CMEP: Christians Should Work With Jews for Holy Land Peace

CMEP: Christians Should Work With Jews for Holy Land Peace

I just spent an exhilarating and instructive week in Israel, the Palestinian Territories and Jordan with a Congressional Delegation (CODEL) co-sponsored by Churches for Middle East Peace (CMEP) and the J Street Education Fund. The delegation was led by Congressman Bill Delahunt (D-MA) and included Congresswoman Lois Capps (D-CA), Congressman Donald Payne(D-NJ), Congressman Bob Filner(D-CA), and Congresswoman Mary Jo Kilroy (D-OH).   

The itinerary was drawn up to give Members of Congress a comprehensive view of the Israeli-Palestinian conflict from a variety of perspectives – from the highest levels of Israeli, Palestinian and Jordanian political leadership to a wide spectrum of officials, civil society leaders, and opinion leaders on all sides. Often visitors to the Holy Land see only one side of the conflict, while of course there are many narratives and perspectives. To be effective advocates for peace, there is no substitute for firsthand experience with the complexities of the conflict.

Those with whom we met included His Majesty King Abdullah II of Jordan, Prime Minister Salam Fayyad of the Palestinian Authority, the Deputy Prime Minister of Israel Dan Meridor, members of the Knesset, the US Ambassador in Tel Aviv, the US Consul General in Jerusalem, Tzipi Livni who is head of the Kadima Party and Leader of Opposition in the Knesset, Lutheran Bishop Munib Younan and Armenian Archbishop Sharvanian, the  CEO of Augusta Victoria Hospital, the Chair of the Israeli Settlers Association, the US Security Coordinator for Israel and the Palestinian Authority General Dayton, the President of the New Israel Fund, the Director of UNRWA in Gaza, the Mayor of Sderot,  Gilad Shalit’s father,  and the head of Microsoft R&D in Israel.

Most spoke from their own perspective of the urgent need to end this terrible conflict as soon as possible. The problem is of course how to get there.  In the short run, Vice President Biden is expected in the region in early March and an Arab League summit in Libya is scheduled for April.   Several persons expressed the hope that the Biden visit and the approaching summit will motivate the two sides to agree to start comprehensive talks.   Remembering years of unsuccessful negotiations during the 1990s while Israeli settlements expanded dramatically in the Palestinian territories, Palestinians have refused to start talks as long as settlement construction continues. Memories of terror attacks during the second intifada still undermine confidence. George Mitchell has the difficult task of persuading both sides that this pattern can be broken. For that reason, there is talk that negotiations initially may be triangular, with Mitchell and his team playing an intermediary role as a broker in order to build confidence that negotiations can and will have real results.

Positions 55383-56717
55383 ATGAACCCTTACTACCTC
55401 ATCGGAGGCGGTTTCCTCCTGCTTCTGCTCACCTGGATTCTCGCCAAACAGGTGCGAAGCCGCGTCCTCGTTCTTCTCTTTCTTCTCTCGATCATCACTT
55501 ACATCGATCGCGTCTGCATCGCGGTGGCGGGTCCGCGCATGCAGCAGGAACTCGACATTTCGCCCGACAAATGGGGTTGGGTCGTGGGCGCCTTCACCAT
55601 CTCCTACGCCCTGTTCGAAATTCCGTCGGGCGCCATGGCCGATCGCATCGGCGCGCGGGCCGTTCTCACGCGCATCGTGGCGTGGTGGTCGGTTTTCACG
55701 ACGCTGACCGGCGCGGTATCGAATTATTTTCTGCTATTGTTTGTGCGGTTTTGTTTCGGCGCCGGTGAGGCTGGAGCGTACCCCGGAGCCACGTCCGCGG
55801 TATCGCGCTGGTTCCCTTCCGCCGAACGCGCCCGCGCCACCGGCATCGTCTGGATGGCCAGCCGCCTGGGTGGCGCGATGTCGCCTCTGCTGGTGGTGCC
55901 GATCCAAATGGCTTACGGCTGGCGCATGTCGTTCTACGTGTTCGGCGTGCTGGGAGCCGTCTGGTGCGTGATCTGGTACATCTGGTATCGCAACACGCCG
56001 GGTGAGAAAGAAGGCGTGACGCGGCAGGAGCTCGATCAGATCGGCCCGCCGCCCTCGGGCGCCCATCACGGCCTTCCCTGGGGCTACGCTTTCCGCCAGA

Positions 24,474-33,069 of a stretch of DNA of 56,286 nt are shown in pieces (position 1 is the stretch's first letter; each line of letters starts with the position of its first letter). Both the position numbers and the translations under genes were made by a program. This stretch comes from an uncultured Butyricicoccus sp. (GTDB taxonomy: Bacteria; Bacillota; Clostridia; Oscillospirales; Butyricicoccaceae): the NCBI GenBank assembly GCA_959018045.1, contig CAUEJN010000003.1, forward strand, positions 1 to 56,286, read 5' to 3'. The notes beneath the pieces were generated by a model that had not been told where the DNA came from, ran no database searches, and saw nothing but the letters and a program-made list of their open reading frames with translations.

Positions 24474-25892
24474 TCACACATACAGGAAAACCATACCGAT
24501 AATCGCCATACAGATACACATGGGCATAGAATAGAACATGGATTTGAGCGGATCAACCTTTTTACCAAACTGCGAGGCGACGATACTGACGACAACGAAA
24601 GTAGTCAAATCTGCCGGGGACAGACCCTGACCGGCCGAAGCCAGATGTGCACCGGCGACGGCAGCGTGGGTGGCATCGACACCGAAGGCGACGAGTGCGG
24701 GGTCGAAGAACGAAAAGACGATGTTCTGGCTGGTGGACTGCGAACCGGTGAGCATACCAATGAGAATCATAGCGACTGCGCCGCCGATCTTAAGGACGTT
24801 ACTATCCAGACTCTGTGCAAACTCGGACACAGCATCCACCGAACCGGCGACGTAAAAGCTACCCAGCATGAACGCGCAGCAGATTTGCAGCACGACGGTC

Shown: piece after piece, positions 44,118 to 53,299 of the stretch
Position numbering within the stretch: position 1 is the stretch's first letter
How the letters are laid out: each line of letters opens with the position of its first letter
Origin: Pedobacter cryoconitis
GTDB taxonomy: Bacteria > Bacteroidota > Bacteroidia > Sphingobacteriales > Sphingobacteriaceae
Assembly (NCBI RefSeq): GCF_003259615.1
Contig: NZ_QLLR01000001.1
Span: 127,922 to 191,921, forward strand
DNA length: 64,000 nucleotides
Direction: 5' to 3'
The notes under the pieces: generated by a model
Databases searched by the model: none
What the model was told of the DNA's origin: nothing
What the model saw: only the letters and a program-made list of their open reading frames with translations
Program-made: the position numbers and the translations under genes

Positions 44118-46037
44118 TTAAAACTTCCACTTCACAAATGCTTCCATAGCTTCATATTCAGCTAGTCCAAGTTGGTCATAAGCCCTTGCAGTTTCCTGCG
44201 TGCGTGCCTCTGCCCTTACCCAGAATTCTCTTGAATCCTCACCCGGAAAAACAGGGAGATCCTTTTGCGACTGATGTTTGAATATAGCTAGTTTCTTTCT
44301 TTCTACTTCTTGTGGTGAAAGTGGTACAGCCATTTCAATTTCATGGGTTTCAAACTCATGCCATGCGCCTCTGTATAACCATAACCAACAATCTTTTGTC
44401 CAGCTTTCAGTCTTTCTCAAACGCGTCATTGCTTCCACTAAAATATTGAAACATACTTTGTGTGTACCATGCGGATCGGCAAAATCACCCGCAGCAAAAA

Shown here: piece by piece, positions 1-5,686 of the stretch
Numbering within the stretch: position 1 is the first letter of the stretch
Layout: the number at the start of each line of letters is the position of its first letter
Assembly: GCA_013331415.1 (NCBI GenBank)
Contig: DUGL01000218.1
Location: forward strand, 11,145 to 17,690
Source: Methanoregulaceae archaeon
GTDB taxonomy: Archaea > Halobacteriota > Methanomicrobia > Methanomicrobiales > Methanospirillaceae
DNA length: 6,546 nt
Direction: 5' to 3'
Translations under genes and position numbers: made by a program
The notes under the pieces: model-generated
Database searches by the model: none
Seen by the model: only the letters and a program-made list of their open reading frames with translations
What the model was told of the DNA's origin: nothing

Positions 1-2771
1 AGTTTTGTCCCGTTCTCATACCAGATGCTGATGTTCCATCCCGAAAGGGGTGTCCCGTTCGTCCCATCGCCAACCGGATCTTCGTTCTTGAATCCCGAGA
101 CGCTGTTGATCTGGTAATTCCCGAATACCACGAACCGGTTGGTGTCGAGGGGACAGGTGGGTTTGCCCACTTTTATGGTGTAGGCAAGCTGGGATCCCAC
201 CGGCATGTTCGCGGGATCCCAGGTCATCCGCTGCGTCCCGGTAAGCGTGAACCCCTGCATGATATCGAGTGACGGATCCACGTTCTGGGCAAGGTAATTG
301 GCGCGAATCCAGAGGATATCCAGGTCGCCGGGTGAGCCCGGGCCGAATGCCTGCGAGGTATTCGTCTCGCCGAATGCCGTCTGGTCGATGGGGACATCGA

Yet behind these efforts is the feeling by some that the status quo in Israel is comfortable and there is little reason to undertake the short term costs of change, even though continued unilateral Israeli rule over Palestinians threatens Israel’s future as a democratic Jewish state.  There is need for a significant change in the political environment and expectations that the status quo cannot remain. That will be the task of the U.S. negotiators over the next year.   

The announced Israeli ten month settlement freeze in new construction in the West Bank that expires in September of this year can play an important role in bringing about change in the political environment. The announcement itself sparked resistance from settler groups who fear that a temporary freeze may become permanent. The September deadline also will motivate Palestinian negotiators who will not want to be blamed for an end of the freeze because of lack of real ongoing negotiations.

What captured public attention about the visit last week was press reports that the Foreign Ministry had issued a “boycott” order, saying the US CODEL should not be received by high level officials because J Street – and CMEP – are “anti-Israeli”.  This led to an indignant press conference by the CODEL and later an apology from the Foreign Ministry.    Details of the event and links to press reports are here.    What is significant about this incident, I believe, is not so much the obtuseness of the political party now running the Foreign Ministry, but greater recognition that it is legitimate for friends of Israel sometimes to not agree with policies of a particular political coalition or party. In the U.S., conservative groups and AIPAC can no longer claim to be the sole voice of those supporting Israel.      

CMEP’s grassroots support has increased dramatically in recent years.  The greater the role we play, the more push back we can expect from those attached to the status quo. Much work remans to be done to organize public opinion nationally behind strong U.S. leadership for a two state agreement.       

CMEP, J Street and other groups share the objective of a viable Palestinian state living side by side in peace with a secure Israel.   Christian groups and others interested in effective political advocacy for peace should seek opportunities to work together with the growing number of like-minded persons in the American Jewish and Arab-American communities.